Rydal Mount is best known as the home of poet William Wordsworth from 1813 until his death in 1850. He designed the layout of the gardens and built a small writing hut on the high side of the grounds enabling wonderful views over the gardens towards Windermere and Grasmere Lakes. The grounds were his office and he spent most of his writing time in the hut which provided shelter from the winds and rain and also a means of escape from the house. Rydal Mount was rented by the Wordsworth family for 46 years until the death of William’s wife Mary in 1859. William’s great, great granddaughter, Mary Henderson (nee Wordsworth) acquired Rydal Mount in 1969. Mary opened it to the public in 1970 and it still remains the property of the Wordsworth family. Wordsworth was born in Cockermouth in 1770. He left the Lake District he had grown to love in 1787 to study at the University of Cambridge. He then travelled Britain and Europe for 12 years before he moved into Dove Cottage near Grasmere from 1799 to 1808. His next move was to Allan Bank in Grasmere to accommodate his growing family and many visitors. Finally the Wordsworth’s moved to Rydal Mount in 1813. St Mary’s Church, built in 1824, is where Wordsworth and his family worshiped he was the church warden from 1833 to 1834. The Rash field at the side of the church was bought by Wordsworth originally to build a house but when his daughter Dora died in 1847 he and his wife, sister and gardener planted hundreds of daffodils as a memorial to her. Dora’s Field now belongs to the National Trust.
Rydal Hall a Grade II listed house with an early 19th century front facade is used for retreats, conferences, courses and holidays. It used to be owned by the Le Fleming family but now belongs to the Diocese of Carlisle. The grounds are included in the English Heritage Register of Parks and Gardens of Special Historic Interest and are open to the public.
Heron Pike at 612 metres rises on the long southern ridge of its parent fell Fairfield and is mostly climbed as part of the Fairfield horseshoe walk. It sits between the adjoining fells of Nab Scar and Great Rigg. The fells eastern side, featuring Erne Crag and Blind Cove, falls away steeply towards Rydal Beck and its western side featuring Alcock Tarn falls towards Grasmere. Heron Pike has a secondary top, named Heron Pike North Top, about 400 metres north of the main summit. The North Top bears the remains of a cross wall some of which has been used to form a small cairn whilst the main summit has flashes of Quartz in the uppermost rock and has superb views of Windermere and the Coniston and Central Fells.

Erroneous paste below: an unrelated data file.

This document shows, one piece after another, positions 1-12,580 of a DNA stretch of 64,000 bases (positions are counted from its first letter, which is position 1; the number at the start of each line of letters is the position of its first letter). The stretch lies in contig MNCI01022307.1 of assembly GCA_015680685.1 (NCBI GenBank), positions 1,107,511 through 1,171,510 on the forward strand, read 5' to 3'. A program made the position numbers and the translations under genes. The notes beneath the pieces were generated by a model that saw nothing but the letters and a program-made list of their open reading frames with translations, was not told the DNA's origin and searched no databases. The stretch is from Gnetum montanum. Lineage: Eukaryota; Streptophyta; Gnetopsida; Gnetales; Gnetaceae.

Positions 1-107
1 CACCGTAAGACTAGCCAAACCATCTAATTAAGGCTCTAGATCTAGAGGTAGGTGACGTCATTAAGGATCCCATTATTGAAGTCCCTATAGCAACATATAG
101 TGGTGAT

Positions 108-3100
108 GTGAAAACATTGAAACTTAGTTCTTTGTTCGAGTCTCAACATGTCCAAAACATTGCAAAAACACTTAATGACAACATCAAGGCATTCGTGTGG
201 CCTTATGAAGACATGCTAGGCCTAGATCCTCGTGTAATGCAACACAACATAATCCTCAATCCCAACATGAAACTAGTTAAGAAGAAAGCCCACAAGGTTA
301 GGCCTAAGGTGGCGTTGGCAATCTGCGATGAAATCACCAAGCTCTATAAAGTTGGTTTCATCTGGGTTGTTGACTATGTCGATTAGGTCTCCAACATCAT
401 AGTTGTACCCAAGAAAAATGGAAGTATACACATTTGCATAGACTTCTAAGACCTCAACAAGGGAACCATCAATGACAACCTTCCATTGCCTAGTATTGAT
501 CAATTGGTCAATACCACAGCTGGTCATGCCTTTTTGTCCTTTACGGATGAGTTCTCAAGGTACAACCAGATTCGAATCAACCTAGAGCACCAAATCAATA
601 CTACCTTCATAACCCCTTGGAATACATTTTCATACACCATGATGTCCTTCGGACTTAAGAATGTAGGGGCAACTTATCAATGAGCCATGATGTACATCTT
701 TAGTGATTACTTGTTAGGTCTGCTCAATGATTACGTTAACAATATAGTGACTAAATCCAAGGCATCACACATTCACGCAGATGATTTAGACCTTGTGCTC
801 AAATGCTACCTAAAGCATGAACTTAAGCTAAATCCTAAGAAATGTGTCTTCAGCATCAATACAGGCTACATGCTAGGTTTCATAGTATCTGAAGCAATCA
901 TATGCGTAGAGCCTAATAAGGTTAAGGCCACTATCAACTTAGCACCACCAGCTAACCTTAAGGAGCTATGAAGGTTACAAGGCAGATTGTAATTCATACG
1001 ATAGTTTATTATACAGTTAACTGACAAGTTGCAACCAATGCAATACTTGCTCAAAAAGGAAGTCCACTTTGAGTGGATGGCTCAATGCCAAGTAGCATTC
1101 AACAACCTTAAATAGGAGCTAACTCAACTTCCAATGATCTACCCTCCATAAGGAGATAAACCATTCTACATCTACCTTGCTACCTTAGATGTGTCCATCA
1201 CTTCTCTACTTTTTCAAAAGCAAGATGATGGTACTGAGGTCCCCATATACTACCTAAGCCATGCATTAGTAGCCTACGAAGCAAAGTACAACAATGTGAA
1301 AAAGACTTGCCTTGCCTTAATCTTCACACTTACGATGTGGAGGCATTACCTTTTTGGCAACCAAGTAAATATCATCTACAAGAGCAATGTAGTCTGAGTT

Alcock Tarn situated at 360 metres on the western flakes of Heron Pike was originally known as Butter Crags Tarn. This stunning tarn was enlarged by means of a stone and earth dam in the 19th century to depth of about 2 metres and it was then stocked with brown trout by its owner Mr Alcock of Grasmere.
From the church we head forwards uphill following the little road past Rydal Hall on the right and Rydal Mount and the Coffin Road on the left. We keep heading uphill to the last building then turn left uphill following the footpath sign. We go through the gate on the right and just keep following the track steeply uphill. We cross over a ladder stile and eventually come to a wall, the track then bears right. We follow the track and go over a stile in the wall and continue following the track uphill to Heron Pike. At the top of Heron Pike we head forwards downhill slightly and turn left very steeply downhill, no visible distinct path but is marked on the OS map, keeping Rowantree Gill on our right and heading towards the plantation in the distance. At the bottom turn left picking up the path to the left of Greenhead Gill. When we reach the plantation we turn left steeply uphill and follow the track which zigzags until we reach Alcock Tarn. We head forwards with the tarn on our left. At the end of the tarn we bear right through the wall and follow the path which soon starts heading downhill zigzagging through some quarry workings and a wood, turning left at the yellow arrow on a post. After going through a gate we head forwards to a tarmac track and then turn left uphill signposted Coffin Route to Rydal. We follow the Coffin Route passing two paths on the right that lead to car parks until we reach the track we started out on. We turn right and head downhill back to the church.
This is a hard walk with steep inclines and declines on well used tracks except on the descent from Heron Pike which is grassy and rugged with no visible distinct path.
Elevation: approx lowest point 60.5m (198.5ft) approx highest point 608.3m (1995.7ft)
Approx 5.25 miles allow at least 3 to 4 hours using OS Explorer Map OL7, The English Lakes Southern-eastern area.
Start point: St Mary’s Church, Rydal.
Rydal is between Grasmere and Ambleside in the Lake District, Cumbria.
Directions and Parking
From the A66 at Threlkeld take the B5322 on the left. At the t-junction at Legburthwaite turn left onto the A591 by the side of Thirlmere. After by-passing Grasmere village keep following the road to Rydal. At Rydal take the little road on the left sign posted Rydal Mount opposite the Rydal Lodge Hotel.
Parking: Free parking near the church on the left hand side of the road only or the Rydal Water pay and display car park on the other side of the main road.
Toilets and Refreshments
There are no public toilets the nearest ones are at nearby Grassmere and Ambleside. For refreshments there is the Badger Bar attached to the Glen Rothay Hotel and the Old School Room Tea Shop located on the Coffin Route between Rydal and Grasmere. There are ample shops, cafes, restaurants and pubs at Grasmere and Ambleside.